Category Archives: Kenya mortgages

Kenya Tax Changes in 2020

A look at some of the Tax changes that become effective on January 1, 2020, as a result of the Finance Bill 2019 that was signed by the President on 7 November 2019.

The highlight was the repeal of Section 33B of the Banking Act which had put an interest rate cap on commercial bank loans, but there are also other taxation clauses of note.

  • Import Declaration Fee levy has been increased from 2% to 3.5%. Also, the Railway Development Levy, which is an important component of paying for the SGR, has been increased from 1.5% to 2%.
  • Companies that list under the Nairobi Securities Exchange’s GEMS program for the next three years can be forgiven tax penalties and interest, provided they pay the principal amount. This move to encourage listing at the NSE became effective in November 2019. But if they delist within five years, that window lapses and all taxes due before listing will again become payable.
  • Taxes also go up for cigarettes, electronic cigarettes, fruit wines and spirits.
  • Motor vehicle excise taxes go up from 20 to 25% for cars over 1500 cc, and that for station wagons and race cars go up from 30 to 35%, but for electric-powered motor vehicles, that goes down from 20 to 10%.
  • Sports betting companies take another hit with a 20% tax lopped on to each bet amount, regardless of the outcome of the wager.
  • New economy taxes: The new year ushers in taxes on the digital economy market place – this encompasses “platforms that enable interaction between buyers and sellers of goods & services through electronic means” who are now liable for income tax and value-added tax (VAT). Along with that, a taxpayer PIN is mandatory when one is registering for a paybill and till numbers (to process mobile payments) through a telephone company
  • Real Estate Investment Trusts (REIT’s), which were exempt from corporate tax are now also exempt from income tax.
  • There is an income tax exemption for people who register under the Government’s Ajira Digital (online work) program from January 2020 to December 2022.
  • Green bonds: Interest income on all listed infrastructure bonds, or green bonds,that are a minimum three years to maturity will be exempt from income tax as will income on the National Housing Development Fund.
  • Turnover tax of 3% has been reintroduced and will be payable monthly by any business whose turnover does not exceed Kshs 5 million (~$50,000) in any year. EDIT – does not apply to companies already registered for VAT or those earning employment income rental income, engaged in management & professional services and limited liability companies. There is also a Presumptive Tax, a new tax that is 15% of the annual fee paid for a license e.g. to operate in Nairobi County and that can be offset when paying the turnover tax.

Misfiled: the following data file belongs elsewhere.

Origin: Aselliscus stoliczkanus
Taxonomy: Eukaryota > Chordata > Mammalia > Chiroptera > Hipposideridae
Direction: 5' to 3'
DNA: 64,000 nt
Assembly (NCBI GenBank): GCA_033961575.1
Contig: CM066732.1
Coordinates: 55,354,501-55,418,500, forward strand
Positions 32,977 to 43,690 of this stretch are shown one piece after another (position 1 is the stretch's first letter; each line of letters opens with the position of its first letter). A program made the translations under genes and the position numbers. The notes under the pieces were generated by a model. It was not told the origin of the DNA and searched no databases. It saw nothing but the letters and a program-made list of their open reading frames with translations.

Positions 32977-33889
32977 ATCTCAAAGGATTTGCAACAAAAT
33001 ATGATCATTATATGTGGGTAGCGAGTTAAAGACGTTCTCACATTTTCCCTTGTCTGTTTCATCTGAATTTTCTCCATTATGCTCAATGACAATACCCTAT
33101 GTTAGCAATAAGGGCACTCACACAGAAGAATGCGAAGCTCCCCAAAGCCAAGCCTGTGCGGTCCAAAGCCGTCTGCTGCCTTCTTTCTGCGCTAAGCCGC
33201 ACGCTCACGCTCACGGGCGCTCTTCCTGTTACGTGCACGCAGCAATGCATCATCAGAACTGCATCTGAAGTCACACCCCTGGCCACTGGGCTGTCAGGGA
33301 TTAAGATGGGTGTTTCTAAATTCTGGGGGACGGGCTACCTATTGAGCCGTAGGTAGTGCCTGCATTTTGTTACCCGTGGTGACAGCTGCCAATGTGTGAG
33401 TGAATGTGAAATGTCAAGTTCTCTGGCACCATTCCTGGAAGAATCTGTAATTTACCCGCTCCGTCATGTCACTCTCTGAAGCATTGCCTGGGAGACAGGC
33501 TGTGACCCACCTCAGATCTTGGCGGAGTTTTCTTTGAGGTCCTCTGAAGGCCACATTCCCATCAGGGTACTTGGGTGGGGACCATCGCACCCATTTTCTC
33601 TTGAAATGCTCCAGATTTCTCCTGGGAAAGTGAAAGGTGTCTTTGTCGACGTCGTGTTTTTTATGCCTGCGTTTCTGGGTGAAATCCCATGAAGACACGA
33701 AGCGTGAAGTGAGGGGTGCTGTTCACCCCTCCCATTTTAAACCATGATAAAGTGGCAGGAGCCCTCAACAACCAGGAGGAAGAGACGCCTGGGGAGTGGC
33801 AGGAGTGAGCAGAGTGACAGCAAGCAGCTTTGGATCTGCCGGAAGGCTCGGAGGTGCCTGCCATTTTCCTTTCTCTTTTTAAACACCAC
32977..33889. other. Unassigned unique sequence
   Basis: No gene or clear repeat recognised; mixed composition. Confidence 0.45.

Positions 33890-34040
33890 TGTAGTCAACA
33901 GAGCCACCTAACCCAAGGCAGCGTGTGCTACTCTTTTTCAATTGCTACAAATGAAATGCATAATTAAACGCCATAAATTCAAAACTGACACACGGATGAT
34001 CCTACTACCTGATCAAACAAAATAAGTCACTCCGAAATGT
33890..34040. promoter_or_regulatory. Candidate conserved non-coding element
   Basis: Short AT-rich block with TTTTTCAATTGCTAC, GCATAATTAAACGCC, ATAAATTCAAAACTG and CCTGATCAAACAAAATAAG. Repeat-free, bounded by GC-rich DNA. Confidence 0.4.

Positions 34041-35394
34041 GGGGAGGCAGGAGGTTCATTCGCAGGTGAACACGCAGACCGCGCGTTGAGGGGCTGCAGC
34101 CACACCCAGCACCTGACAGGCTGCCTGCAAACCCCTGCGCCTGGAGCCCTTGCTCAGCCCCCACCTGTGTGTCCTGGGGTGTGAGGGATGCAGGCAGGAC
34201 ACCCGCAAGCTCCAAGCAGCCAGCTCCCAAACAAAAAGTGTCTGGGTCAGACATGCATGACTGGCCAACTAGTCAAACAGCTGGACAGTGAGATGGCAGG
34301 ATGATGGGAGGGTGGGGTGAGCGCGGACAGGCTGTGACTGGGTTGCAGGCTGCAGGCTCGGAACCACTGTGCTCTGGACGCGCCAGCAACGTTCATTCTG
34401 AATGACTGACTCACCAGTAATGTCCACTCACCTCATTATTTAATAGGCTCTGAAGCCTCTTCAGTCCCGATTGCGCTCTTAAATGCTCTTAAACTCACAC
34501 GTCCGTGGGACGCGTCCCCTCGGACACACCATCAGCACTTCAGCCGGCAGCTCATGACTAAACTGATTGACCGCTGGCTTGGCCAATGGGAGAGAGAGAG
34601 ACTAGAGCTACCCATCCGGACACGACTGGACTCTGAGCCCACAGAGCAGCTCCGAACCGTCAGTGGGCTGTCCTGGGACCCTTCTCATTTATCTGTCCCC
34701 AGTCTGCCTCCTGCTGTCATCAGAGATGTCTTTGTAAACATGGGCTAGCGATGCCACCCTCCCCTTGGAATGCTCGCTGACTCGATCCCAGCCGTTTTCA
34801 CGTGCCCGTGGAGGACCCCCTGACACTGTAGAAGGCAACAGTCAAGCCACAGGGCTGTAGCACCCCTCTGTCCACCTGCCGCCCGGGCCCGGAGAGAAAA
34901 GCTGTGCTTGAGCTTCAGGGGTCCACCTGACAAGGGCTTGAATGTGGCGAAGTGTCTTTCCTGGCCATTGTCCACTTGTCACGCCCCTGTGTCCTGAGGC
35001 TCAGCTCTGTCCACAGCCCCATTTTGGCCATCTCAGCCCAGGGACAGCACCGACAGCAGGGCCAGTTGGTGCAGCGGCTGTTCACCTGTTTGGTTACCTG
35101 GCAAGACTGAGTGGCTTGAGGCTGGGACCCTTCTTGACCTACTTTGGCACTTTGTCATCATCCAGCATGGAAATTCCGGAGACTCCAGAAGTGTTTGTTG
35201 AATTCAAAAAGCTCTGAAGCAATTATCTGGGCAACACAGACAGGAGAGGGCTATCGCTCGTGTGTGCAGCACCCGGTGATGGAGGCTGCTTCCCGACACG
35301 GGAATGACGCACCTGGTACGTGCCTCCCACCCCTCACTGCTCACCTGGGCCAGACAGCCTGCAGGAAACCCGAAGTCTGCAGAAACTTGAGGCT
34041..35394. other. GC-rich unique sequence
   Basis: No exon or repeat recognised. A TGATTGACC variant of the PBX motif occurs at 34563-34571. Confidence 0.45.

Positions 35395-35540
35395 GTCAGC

• Environmental stuff: Plastic recycling companies will get a preferential corporate tax rate of 15% for five years and machinery and equipment used for plastic recycling plants are now VAT exempt. But, going the other way, equipment for the development of solar and wind energy, including batteries, which were previously exempt from VAT, now require the Cabinet Secretary for Energy to approve any such exemptions.
  • A taxpayer PIN is now mandatory when one is renewing membership in a professional body or with any licensing agency.
  • Mitumba and shipment consolidators are now recognized – if they have warehouses in the country of origin and Kenya, and have no history of dealing with substandard or counterfeit goods.

Meanwhile, the President said at the Jamhuri Day celebrations (on December 12) that a mortgage scheme he had previously proposed, and which entailed a deduction of 1.5% of salaries, would not be mandatory. Parliament resumes in February 2020 and we shall see if they amend that.

Extracts from reports done by KPMG East Africa, RSM Eastern Africa LLP and KN Law LLP .

Mortgage Refinance and Amendments to The CBK Act, 1966

Via a legal alert from Oraro & Company Advocates: The Finance Act, 2018 which was assented to on September 21, 2018, amended the Central Bank of Kenya (CBK) Act, 1966 to regulate Mortgage Finance Businesses (the business). The amendments include having new definitions and the introduction of new powers to the CBK. These amendments came into effect on 1st October, 2018.

New Definitions

  • A Mortgage Refinance Business is defined as the business of providing long-term financing to primary mortgage lenders for housing finance and any other activity that the bank may prescribe from time to time;